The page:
Palatal surface area measurement: comparisons among different cleft types.Ann Plast Surg. 2003 Jan; 50(1):18-23; discussion 23-4.AP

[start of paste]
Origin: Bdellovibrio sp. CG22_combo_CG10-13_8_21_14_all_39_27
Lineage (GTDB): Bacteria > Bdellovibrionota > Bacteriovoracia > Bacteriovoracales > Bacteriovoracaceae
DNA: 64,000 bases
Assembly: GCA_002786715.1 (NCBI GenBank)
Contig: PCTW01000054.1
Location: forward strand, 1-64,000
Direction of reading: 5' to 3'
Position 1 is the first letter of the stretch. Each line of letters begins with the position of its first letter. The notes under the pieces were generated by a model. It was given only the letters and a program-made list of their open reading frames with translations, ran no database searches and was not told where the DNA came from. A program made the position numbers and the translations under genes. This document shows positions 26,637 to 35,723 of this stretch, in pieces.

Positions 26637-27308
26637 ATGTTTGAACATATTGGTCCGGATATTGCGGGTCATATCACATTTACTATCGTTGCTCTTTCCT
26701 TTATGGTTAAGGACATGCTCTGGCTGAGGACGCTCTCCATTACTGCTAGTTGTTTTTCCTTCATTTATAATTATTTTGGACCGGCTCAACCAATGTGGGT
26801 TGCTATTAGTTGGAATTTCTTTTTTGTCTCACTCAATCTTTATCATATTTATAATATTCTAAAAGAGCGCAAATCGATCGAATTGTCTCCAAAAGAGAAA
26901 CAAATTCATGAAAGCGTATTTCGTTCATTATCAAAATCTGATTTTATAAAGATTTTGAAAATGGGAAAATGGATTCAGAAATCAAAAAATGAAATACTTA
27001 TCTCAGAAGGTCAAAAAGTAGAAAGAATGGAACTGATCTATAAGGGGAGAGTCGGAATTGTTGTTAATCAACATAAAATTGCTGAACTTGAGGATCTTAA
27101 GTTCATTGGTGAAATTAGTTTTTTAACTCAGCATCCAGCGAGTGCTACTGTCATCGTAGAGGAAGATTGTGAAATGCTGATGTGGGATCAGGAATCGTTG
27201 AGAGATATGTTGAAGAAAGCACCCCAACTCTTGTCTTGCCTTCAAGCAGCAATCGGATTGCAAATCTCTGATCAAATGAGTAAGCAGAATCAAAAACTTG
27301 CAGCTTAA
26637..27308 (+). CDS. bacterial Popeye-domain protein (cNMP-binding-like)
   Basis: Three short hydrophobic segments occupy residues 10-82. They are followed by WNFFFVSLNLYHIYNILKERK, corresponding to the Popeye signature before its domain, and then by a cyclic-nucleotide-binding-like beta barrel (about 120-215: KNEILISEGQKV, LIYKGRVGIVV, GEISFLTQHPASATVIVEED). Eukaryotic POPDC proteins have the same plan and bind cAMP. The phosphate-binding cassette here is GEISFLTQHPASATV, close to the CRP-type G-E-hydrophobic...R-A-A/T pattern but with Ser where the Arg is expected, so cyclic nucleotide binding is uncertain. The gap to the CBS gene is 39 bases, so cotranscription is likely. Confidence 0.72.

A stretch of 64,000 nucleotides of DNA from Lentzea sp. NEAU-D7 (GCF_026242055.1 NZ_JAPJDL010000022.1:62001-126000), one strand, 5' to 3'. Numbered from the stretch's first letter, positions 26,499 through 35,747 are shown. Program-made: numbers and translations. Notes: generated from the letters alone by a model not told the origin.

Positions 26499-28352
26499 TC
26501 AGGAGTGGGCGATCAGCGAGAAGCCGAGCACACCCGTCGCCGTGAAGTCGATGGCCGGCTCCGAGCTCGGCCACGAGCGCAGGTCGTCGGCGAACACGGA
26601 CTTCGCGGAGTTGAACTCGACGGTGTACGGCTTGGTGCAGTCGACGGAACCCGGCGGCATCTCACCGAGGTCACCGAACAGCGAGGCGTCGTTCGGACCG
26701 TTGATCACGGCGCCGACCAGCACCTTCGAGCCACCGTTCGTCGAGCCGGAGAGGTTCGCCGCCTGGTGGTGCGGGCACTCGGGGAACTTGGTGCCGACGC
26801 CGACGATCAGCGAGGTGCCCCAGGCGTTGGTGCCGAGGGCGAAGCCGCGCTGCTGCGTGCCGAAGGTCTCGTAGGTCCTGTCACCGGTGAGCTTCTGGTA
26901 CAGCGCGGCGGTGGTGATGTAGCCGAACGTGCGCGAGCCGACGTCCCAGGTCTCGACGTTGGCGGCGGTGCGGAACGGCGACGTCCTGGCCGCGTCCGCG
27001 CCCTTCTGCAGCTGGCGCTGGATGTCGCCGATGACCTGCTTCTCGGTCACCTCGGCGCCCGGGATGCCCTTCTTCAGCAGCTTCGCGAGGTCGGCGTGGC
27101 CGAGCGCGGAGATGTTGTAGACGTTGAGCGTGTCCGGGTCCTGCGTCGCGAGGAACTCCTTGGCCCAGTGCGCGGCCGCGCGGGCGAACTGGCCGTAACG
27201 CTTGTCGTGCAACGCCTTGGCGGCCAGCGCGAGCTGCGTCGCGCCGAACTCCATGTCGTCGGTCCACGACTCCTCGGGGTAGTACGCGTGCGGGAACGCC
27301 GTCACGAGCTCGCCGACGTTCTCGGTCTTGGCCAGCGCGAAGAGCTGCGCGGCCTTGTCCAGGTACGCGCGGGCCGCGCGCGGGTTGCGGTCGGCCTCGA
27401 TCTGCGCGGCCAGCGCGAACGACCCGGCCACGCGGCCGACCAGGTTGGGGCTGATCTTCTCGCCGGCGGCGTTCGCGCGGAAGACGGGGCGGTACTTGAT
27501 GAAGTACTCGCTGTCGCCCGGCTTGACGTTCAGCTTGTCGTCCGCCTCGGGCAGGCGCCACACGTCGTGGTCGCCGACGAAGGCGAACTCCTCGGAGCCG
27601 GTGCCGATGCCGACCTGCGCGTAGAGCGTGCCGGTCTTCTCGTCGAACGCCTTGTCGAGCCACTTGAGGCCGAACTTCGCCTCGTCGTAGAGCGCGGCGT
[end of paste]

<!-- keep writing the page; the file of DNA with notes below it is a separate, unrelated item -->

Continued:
The purpose of this study was to use three-dimensional imaging methods to measure the palatal surface of unrepaired cleft patients. The surface area of the palate was defined and measured on three-dimensional computed tomography images of dental plaster models in four different groups of cleft patients at 3 months of age. There were 30 unilateral complete cleft lips and palates (UCLP), 27 bilateral complete cleft lips and palates (BCLP), 23 isolated cleft palates of incomplete form (CP), and 19 unilateral cleft lips without cleft palates (UCL). These patients were nonsyndromic, unoperated, and without other major deformities. The dental casts were scanned, and the computed tomography data were transferred to an imaging laboratory for processing and reconstruction of three-dimensional images. Surface area of the palate was delineated, which was defined as within the alveolar crest and the line connecting both tuberosities. In UCLP and BCLP, the edge of cleft formed the medial boundary of the area for each palatal shelf, and the palatal surface area was the combination of both palatal shelves and the premaxillary area in BCLP group. The surface area was measured. Repeated definition and measurement tasks were performed for calculation of errors. The imaging data management and measurement were performed using the Analyze program (Biomedical Imaging Resource, Mayo Foundation, MN). In addition, linear distances were measured between the canine points on the alveolar crest (line C) and the tuberosity points (line T). The measurements were compared among the different groups. Analysis of variance and multiple comparisons were used for statistical analyses. The results showed that the mean error between repeated area definitions and measurements in this study was 1.86%. The bilateral complete cleft lip and palate (BCLP) and unilateral complete cleft lip and palate (UCLP) groups had significantly smaller palatal surface area than the unilateral cleft lip without cleft palate (UCL) and isolated cleft palate of incomplete form (CP) groups. There was no significant difference between the BCLP and UCLP groups. Line C and line T distances were significantly longer in BCLP and UCLP groups than in UCL and CP groups. The findings suggest that compared with UCL and CP patients, there is an intrinsic tissue deficiency in the palate/maxilla of BCLP and UCLP patients.